Current Weather
The Spy FM

Why It’s Easier To Scam The Elderly

Filed by KOSU News in Science.
December 6, 2012

Lots of scams come by phone or by mail, but when the scam artist is right in front of you researchers say the clues are in the face.

“A smile that is in the mouth but doesn’t go up to the eyes; an averted gaze; a backward lean” are some of the ways deception may present itself, says Shelley Taylor, a psychologist at UCLA.

Taylor wanted to know if older people recognized these visual cues as readily as younger people. She brought 119 adults over 55 into the research lab along with 24 younger adults in their 20s. Both groups were shown 30 photographs, each depicting either a trustworthy, a neutral, or an untrustworthy face.

“The older adults rated the trustworthy faces and the neutral faces exactly the same as the younger adults did, but when it got to the cues of untrustworthiness they didn’t process those cues as well,” she says. “They rated those people as much more trustworthy than the younger adults did.”

In a small follow-up study using brain imaging, Taylor’s findings suggest older adults may have less activity in the very area of the brain that processes risk and subtle danger. Another possible reason older adults don’t pick up on warning signs, she says, is an increasing bias against negativity.

“It’s part of this effort to make life more positive after a certain point in life, which is normally just a wonderful thing,” Shelley says. “Older adults are really great emotional regulators, but it leaves them with this particular vulnerability so that they don’t recognize untrustworthy cues when they should be.”

Junk Mail And Other Scams

A survey last year from the AARP analyzed the behavior of 723 victims of fraud and compared them to the general public. The survey found the average age of fraud victims was 69.

“Fraud victims tend to be much more likely to do things like open junk mail, listen to unknown callers on the phone who are telemarketing,” says Doug Shadel, who’s with AARP in Washington state and who headed the survey. “They’re more open to putting themselves in sales situations and this explains in part why they may be defrauded.”

They are also inclined to believe those too-good-to-be true promises like a guaranteed 50 percent return on investment with no risk. Ironically, it was older men with experience in investing who lost the most. Women were more vulnerable to petty fraud — things like sending in $50 to collect on that $50,000 sweepstakes they just won.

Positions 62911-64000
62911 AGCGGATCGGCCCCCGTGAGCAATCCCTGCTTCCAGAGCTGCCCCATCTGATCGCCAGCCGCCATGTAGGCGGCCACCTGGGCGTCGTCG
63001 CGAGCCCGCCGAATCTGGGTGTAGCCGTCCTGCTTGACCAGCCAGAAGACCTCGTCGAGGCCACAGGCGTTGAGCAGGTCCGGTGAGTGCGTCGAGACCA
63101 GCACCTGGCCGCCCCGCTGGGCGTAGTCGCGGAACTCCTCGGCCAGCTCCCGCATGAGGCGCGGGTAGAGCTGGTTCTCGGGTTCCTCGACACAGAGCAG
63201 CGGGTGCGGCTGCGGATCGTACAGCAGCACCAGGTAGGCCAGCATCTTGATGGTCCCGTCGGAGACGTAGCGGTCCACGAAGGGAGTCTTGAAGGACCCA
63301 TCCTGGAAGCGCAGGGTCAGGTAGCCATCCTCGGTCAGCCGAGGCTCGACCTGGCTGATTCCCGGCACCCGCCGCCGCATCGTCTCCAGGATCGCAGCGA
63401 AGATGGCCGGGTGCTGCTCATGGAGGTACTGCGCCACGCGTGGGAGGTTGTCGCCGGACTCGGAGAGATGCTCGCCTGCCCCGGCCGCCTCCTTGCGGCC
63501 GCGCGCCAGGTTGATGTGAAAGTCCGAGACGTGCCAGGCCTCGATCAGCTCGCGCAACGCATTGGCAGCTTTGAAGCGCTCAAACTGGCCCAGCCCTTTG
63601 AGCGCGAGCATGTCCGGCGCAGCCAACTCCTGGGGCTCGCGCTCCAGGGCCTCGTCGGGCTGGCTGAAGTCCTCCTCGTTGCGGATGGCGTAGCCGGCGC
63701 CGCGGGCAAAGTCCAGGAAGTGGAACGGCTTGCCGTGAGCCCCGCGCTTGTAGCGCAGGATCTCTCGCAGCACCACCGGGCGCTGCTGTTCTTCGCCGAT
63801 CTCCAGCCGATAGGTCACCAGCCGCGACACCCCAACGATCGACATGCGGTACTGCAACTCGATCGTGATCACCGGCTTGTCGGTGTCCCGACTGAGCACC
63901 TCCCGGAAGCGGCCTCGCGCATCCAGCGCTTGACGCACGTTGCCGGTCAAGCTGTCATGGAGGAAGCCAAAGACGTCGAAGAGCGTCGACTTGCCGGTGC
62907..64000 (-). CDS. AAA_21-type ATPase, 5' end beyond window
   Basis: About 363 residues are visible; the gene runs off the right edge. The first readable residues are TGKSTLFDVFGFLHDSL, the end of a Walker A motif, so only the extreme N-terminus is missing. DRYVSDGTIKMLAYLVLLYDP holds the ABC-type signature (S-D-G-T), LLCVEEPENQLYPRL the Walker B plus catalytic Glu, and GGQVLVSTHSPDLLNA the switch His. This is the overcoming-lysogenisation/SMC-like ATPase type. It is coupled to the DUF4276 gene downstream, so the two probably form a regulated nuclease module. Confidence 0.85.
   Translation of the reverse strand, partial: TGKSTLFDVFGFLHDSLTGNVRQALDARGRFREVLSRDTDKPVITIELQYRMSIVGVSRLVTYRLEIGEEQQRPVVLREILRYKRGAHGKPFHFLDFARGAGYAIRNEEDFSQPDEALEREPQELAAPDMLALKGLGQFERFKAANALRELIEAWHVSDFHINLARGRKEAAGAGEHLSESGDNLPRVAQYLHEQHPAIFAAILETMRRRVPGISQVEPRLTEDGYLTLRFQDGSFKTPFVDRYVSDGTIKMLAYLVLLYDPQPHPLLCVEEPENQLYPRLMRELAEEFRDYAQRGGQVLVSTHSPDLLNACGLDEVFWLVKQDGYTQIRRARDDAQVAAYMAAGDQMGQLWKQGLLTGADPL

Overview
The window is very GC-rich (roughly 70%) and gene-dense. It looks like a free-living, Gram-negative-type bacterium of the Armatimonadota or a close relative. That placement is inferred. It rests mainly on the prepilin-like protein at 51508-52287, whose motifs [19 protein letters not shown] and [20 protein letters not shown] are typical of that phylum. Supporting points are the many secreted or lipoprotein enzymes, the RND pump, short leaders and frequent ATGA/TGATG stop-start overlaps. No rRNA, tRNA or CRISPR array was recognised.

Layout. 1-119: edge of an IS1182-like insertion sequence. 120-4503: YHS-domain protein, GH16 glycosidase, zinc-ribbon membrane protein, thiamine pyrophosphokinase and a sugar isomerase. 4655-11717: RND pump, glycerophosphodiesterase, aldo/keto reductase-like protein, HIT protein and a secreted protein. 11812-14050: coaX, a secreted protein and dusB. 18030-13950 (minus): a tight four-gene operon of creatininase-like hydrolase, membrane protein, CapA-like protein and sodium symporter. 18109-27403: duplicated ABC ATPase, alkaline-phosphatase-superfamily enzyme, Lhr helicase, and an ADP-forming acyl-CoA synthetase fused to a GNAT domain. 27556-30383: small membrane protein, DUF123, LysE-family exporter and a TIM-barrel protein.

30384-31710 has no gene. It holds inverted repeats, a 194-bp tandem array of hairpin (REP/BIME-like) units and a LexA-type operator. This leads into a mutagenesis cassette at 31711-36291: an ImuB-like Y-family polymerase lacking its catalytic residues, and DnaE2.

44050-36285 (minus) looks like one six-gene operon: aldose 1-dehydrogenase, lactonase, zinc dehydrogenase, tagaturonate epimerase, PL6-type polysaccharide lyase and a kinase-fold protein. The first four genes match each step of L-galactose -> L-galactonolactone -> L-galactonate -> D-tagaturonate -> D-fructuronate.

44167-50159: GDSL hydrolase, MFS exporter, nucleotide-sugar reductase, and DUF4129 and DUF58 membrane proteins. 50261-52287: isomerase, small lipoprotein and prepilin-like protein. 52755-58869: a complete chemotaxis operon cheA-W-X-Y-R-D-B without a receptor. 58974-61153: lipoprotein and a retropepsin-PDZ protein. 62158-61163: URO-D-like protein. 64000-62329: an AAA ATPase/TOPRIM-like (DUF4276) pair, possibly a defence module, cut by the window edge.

The current biggest scam, says Shadel, a former fraud investigator who wrote a book titled Outsmarting the Scam Artist: Useful Tips for Protecting Yourself and Loved Ones From the Most Clever Cons, are gold coins often advertised in print and broadcast.

“They’ll say during periods of economic instability you can’t trust the stock market, can’t trust the bond market, the thing you can trust is precious metals,” he says.

The genius of the scam is you actually receive the coins. It’s just that you’ve paid up to five times their market value. Scam artists today, says Shadel, are aided enormously by technology that enables them to simply press a button and send hundreds of thousands of e-mails.

The best defense, he says, is don’t go for any of it. Throw out the junk mail. Don’t answer unknown callers. And forget about those free lunches and dinners that promise great options for investment. [Copyright 2012 National Public Radio]

Leave a Reply

5AM to 9AM Morning Edition

Morning Edition

For more than two decades, NPR's Morning Edition has prepared listeners for the day ahead with two hours of up-to-the-minute news, background analysis, commentary, and coverage of arts and sports.

Listen Live Now!

9AM to 10AM The Takeaway

The Takeaway

A fresh alternative in morning news, "The Takeaway" provides a breadth and depth of world, national and regional news coverage that is unprecedented in public media.

View the program guide!

10AM to 11PM On Point

On Point

On Point unites distinct and provocative voices with passionate discussion as it confronts the stories that are at the center of what is important in the world today. Leaving no perspective unchallenged, On Point digs past the surface and into the core of a subject, exposing each of its real world implications.

View the program guide!

Upcoming Events in your area (Submit your event today!)

Streaming audio and podcasts

Stream KOSU on your smartphone

Phone Streaming

SmartPhone listening options on this page are intended for many iPhones, Blackberries, etc. with low-cost software applications available to listen to our full-time web streams, both News on KOSU-1 and Classical on KOSU-2.

Learn more about our complete range of streaming services

We're perfecting the patient experience - Stillwater Medical Center